This definition might be the root cause for creating open-plan offices or group offices. Do you know those, did you work in one? If yes, be honest: didn’t you buy headphones with noise cancelling? If you didn’t, perhaps your desk-neighbour did so? This might indicate that tearing down some walls, can create a new set of walls.

Walsh in his 2018 Paper “Designing Work: Collaboration Versus Concentration in Open Plan Workspaces studies shows, that up to 60% of open plan workers are dissatisfied with sound privacy and feel regularly disturbed by others while trying to focus. Walsh continues and observes, that cubicles, i.e. half-height walls that divide single desks to give some privacy, do not solve the problem: people begin to communicate by e-mail with their colleagues in the same room. Which technically results in working in a virtual team while sitting in the same open plan office.

Many new approaches in office design are still being developed. Walsh’s paper provides a useful overview. The ideal solution on how to colocate people in order to collaborate efficiently and effectively is still to be found.

However, as we see, colocation does not prevent teams from working in a virtual way.

Working on a virtual team most often is equated with working alone at home. However, this must not be true: the definition of a virtual team – namely working separated by time and space – does not require the team members to be sitting in a lonely room. Many people like to be surrounded by other people, even with headphones on, but having the opportunity for some direct human communication during their individual breaks. Even who never sees his teammates easily can organize a workspace together with others – be it in a group office or in some public co-working space.

Which Work For Virtual Teams?

Let us add another aspect to our considerations: the type of work performed by virtual teams.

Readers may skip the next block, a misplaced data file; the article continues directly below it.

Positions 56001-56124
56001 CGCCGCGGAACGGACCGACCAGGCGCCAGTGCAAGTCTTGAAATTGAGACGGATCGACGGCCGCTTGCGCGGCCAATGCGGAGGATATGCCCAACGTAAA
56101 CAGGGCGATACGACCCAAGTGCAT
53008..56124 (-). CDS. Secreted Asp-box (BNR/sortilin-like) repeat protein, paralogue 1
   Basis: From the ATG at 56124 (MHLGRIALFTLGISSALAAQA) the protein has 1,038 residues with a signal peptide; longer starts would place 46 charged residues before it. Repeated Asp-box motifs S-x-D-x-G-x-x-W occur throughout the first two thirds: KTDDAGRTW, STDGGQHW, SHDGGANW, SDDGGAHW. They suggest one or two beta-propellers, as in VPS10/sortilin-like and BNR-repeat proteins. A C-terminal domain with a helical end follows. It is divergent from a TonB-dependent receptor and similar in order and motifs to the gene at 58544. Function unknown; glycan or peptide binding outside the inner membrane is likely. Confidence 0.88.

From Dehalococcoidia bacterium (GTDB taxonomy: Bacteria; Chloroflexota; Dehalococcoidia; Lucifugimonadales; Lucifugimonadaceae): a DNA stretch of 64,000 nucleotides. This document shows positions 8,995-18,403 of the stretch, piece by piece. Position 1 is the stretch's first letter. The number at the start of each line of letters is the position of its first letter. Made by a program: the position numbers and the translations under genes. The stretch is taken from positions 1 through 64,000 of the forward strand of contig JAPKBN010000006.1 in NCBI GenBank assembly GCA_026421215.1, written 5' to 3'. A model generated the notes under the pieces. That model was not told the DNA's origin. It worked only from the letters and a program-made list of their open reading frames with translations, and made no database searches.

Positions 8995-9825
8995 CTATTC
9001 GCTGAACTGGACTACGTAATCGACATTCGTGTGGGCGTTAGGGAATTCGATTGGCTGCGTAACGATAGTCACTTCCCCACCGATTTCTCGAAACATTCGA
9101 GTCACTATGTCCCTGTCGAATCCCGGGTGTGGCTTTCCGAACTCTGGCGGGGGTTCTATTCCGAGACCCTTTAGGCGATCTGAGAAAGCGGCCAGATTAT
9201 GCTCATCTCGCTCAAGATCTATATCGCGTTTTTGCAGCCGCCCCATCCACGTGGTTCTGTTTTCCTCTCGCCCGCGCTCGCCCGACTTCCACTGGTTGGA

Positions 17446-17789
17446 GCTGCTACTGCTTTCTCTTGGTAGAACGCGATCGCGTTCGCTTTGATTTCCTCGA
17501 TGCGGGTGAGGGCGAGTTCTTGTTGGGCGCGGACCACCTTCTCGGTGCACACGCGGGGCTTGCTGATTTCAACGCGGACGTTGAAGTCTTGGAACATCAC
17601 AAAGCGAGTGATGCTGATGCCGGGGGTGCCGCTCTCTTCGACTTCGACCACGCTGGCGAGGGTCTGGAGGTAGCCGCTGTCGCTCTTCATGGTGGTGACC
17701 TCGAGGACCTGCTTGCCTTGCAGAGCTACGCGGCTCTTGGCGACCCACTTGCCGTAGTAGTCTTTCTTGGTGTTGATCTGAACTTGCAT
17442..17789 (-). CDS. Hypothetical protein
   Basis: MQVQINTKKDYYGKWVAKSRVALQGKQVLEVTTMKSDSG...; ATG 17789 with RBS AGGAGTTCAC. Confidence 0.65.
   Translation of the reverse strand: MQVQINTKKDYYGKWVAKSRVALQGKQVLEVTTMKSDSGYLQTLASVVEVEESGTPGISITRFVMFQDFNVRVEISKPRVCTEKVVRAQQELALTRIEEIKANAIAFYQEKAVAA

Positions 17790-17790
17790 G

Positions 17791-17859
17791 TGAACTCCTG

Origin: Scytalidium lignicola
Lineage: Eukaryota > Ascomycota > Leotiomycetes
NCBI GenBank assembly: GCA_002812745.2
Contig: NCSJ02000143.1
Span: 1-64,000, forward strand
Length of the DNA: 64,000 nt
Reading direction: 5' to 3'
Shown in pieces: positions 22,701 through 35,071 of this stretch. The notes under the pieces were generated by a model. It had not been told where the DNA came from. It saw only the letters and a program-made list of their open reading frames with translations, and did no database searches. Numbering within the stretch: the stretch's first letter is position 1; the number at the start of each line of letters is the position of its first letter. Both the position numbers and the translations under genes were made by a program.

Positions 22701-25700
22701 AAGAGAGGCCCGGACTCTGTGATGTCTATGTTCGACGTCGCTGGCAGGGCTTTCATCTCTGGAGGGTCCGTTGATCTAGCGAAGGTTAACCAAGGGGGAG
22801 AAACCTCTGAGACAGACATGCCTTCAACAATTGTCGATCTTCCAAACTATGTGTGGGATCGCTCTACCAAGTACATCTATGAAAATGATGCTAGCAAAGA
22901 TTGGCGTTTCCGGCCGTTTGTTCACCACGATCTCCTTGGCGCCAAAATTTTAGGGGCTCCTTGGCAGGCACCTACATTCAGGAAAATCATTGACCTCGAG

No doubt, agriculture and industrial production cannot be done virtually. Even tasks which require to exchange physical semi-finished goods are not best suited for virtual work. Virtual teams usually perform knowledge work. Though the outcome of knowledge work may in the end lead to some physical output, like a house or a new vehicle.

To do knowledge work effectively, we have to focus and concentrate on our tasks. This is an aspect which favors virtual teams, because each of us can create a space for himself, where she can focus on the task at hand. Everybody can choose his personal work rhythm. For some people this is early in the morning, others prefer working evenings or nights.
What about Cyberslacking?

Working whenever and wherever you want? Is that not a heavenly setting? Really?
Or does it favour what we call “cyberslacking”, i.e. doing private stuff during working hours.
This phenomenon is not unique to virtual teams. Cyberslacking is also being observed in ordinary teams. And it gives a bad feeling to team leaders and managers.

Do people really dedicate all their time and attention to the task, they are paid for to work on? It is easier in colocated teams to walk around and check whether the computer screens show work-related stuff.

But even if the latter is the case, how can a controlling leader be sure, that the brain of the person is concentrated on her work? She cannot. Virtual work actually makes it even harder for such a manager. Are the team members really working or do they surf the internet or care their little children at home?

Even teammates may nurture bad feelings, when they suspect that a teammate is doing nothing, leaving the entire work’s weight entirely on their own shoulders?

The Importance of Trust

How must one behave in order to avoid this suspicious situations which may destroy chances to success? It is all about trust!

What builds trust between teammates? Ask your friends, family or colleagues and you will be surprised about the wide variety of answers. They range from: ‘In order to trust a teammate I need to know a person personally’ to ‘In order to trust a teammate the person must deliver good work on time’.

Many scientists are studying this topic for years.

In 1999 Sirkka et al did an exploratory study “Communiction and Trust in Global Virtual Teams and found: “The results suggest that global virtual teams may experience a form of “swift” trust, but such trust appears to be very fragile and temporal.”